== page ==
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Belgians unite in UNESCO bid to reclaim ‘French’ fries

Belgian humorist Herr Seele poses next to the 'winning cornet' during a potato fries contest in Antwerp in 2006
Belgian humorist Herr Seele poses next to the 'winning cornet' during a potato fries contest in Antwerp in 2006 Kris Van Exel, Belga/AFP
2 min

Belgians seldom agree about anything, but they all know their country’s unity hangs by a potato thread.


The thread is in fact one centimetre thick, rectangular and fried twice, most often in beef fat. People around the world call it "French fry". But that, the Belgians say, is a “misnomer”.

The origin of potato fries – or chips, as the British call them – has long been a matter of dispute. Belgians say they invented them, but so do people in northern France. For both, they are a national treasure.

Belgium blames American soldiers stationed in French-speaking Wallonia during World War I for first referring to the Belgian national dish as “French fries”.

Americans later infamously renamed them “Freedom fries”, albeit only briefly, in protest at France’s refusal to back the 2003 US-led invasion of Iraq.

Last year, the Flemish community of Flanders launched a bid to gain UNESCO world heritage status for the greasy potato sticks. Their French- and German-speaking compatriots have now lent their support.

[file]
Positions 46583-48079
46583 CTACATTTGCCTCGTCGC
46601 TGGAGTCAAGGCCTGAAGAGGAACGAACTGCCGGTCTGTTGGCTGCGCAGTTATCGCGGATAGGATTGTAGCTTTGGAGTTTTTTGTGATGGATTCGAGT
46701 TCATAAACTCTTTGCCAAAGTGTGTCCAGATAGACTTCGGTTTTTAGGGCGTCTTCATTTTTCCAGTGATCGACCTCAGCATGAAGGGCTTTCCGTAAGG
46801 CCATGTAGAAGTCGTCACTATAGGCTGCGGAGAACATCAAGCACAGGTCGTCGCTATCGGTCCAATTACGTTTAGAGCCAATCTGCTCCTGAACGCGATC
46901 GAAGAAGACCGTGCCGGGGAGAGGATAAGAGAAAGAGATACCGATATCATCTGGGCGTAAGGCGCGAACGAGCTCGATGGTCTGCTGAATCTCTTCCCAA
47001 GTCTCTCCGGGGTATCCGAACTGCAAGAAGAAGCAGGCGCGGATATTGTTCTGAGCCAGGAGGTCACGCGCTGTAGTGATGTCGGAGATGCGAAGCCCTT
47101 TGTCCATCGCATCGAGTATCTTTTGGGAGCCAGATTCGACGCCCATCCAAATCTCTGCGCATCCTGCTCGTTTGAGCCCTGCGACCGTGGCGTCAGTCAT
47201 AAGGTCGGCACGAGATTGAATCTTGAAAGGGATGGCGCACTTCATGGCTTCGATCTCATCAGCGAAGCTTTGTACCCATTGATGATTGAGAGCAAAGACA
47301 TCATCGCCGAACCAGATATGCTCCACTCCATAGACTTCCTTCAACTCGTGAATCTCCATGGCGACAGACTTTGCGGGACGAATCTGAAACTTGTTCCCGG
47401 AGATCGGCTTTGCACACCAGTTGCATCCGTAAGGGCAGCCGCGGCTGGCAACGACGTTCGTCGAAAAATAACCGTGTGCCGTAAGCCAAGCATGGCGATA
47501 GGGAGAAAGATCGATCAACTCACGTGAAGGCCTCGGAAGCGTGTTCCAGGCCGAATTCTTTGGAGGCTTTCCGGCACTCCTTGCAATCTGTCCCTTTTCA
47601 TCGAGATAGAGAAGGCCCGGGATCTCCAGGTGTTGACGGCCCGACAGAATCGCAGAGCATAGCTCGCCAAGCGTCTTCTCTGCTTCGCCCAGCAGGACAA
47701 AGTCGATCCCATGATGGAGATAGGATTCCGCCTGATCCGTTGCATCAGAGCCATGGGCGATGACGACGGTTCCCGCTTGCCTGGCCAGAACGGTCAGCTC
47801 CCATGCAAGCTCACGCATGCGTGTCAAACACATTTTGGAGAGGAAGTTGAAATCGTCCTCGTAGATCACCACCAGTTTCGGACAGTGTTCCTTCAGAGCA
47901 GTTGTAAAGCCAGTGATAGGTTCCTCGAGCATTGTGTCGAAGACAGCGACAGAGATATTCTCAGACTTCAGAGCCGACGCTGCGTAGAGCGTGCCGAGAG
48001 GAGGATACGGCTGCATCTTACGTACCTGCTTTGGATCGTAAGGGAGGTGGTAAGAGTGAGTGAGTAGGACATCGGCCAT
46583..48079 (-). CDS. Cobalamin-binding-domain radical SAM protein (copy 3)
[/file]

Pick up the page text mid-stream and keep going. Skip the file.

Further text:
Historians say they may have difficulty proving parentage of the beloved “frites”.

“Potato fries belong to the realm of street food for the poor, which is why it’s so difficult to establish a birth certificate,” French historian Madeleine Ferrières told Le Point magazine.

According to one theory, fries were invented in the 17th century by the people of Namur, in southern Belgium, when the town’s river froze and fish were replaced with potato slices.

Another folk tale claims they first appeared on the Pont Neuf in Paris during the French Revolution. Neither hypothesis is popular with historians.

French and Belgians also disagree over how to eat them.

In France, “frites” are generally served with a piece of meat and eaten with a knife and fork, whereas Belgians tend to eat them in cones and with their fingers.

Except people in northern France also eat them in cones – which may explain why La Voix du Nord, a local daily, wants the region to join the Belgian bid.

Wallonia’s Agriculture Mininster René Collin has said he would welcome his French neighbours, though adding: “Belgian fries remain the world’s best”

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